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MIDKIFF: In CoMo, who gets the gold mine and who gets the shaft

In this gold rush, it's developers vs. taxpayers

By Ken Midkiff

COLUMBIA, Mo 9/13/14 (Op Ed) -- I have racked my brain, reviewed my bank accounts, driven around town, tried – and failed – to determine how I have benefited from various developments touted for their “economic development” potential.

From tearing down a low-income mobile home park to build Aspen Heights;  to sending mud into Rockbridge Memorial State Park while clearing land for Parkside Estates; to an almost endless list of other high-profile asphalt and concrete constructions – CrossCreek, Old Hawthorne, Discovery Ridge, the Links – I can find no way I’ve gained.

And yet, like you, I’m paying the bills.   We taxpayers pick up the tab for 85% of new development costs, according to a comprehensive study 4th Ward Councilman Ian Thomas recently released.

What I have found are several ways I’ve been harmed:   More traffic, air pollution, sewage in creeks; more sprawl, less open space, more negative impacts to State Park trails.   Taxes and utility bills have supported all this development, and there’s more of those, too.

In short, there’s more of everything that makes this area a less desirable, more expensive place to live for people like me who pay the bills.

The citizens of Columbia cannot justify paying one penny for electric lines, water pipes, sewers, roads, bridges, law enforcement, health emergency services, and other so-called "infrastructure costs" required for major developments.

Adding environmental insult to taxpayer injury, the City of Columbia Public Works Department will spend $7.6 million on a sewer line that crosses Hinkson Creek at least seven times, to service a proposed industrial park at which the only enterprise went bankrupt.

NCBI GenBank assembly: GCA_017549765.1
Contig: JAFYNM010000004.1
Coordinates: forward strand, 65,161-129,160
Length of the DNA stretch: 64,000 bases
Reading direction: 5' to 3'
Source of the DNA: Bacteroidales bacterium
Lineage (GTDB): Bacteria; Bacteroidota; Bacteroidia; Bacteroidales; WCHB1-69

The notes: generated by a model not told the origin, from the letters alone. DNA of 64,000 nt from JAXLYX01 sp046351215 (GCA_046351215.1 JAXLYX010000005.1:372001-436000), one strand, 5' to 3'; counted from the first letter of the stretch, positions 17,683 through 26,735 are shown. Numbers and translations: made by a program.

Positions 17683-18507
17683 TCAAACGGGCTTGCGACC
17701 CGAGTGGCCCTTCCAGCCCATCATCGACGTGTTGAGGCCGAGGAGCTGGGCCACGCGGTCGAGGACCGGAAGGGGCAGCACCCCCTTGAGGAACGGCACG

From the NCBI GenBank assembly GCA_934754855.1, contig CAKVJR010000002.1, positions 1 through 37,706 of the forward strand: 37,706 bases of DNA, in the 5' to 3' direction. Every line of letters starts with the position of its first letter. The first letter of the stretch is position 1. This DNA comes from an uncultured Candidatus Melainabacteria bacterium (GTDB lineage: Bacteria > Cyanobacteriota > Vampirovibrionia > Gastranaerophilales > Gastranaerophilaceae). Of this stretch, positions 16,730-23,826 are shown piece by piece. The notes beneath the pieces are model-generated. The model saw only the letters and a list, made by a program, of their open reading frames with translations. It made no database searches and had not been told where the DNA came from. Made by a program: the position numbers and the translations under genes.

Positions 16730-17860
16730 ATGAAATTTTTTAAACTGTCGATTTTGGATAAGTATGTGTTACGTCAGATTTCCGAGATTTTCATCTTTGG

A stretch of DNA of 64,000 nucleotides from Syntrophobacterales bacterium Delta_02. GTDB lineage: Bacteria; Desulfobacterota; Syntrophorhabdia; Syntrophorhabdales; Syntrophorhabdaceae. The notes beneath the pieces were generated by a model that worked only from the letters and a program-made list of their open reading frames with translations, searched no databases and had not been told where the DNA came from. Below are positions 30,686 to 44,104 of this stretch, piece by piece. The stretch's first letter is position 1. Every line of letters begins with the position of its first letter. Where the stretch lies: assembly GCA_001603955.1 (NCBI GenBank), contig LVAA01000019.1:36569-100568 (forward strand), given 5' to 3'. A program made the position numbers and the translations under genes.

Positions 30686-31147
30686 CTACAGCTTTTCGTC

Intent on carrying water for developers and large businesses, the City wants to make a bigger mess upstream without cleaning up the existing mess downstream.   Rather than using the money to clean Hinkson Creek (which fails to meet federal Water Quality Standards), the City will instead use it to add more stress to an already-polluted waterway and overtaxed sewer system.

Likely reacting to years of public pressure, City Hall is proposing some modest development fee hikes – a first step, but a baby one.  Notably, Columbia Mayor Bob McDavid is standing in the way of this baby.  Hizzoner seems to represent developers, not the ones who brung him, the thousands of citizens who have twice elected him to the city’s highest public office.  He parrots the developer lines, claiming all sorts of "economic" gains, from "good jobs" to affordable homes. 

If development fees are raised, developers continually claim, those costs are just added to the price tag of a new home or business and passed along to consumers.  Raise or add fees, and “low-income” housing cannot possibly survive, they warn.

But that claim is patent nonsense!  

Almost no affordable housing is being built now, and low-income families are already priced out of the market.  For what little affordable housing they do build, developers – notably Columbia’s Jeff Smithsign up for low income tax credits that pass development fees and other costs to taxpayers.  Again.

Why can’t developers pay for their projects?   Pay 100% of their costs, like the rest of us?

Why do they get the gold mine while we get the shaft?

 

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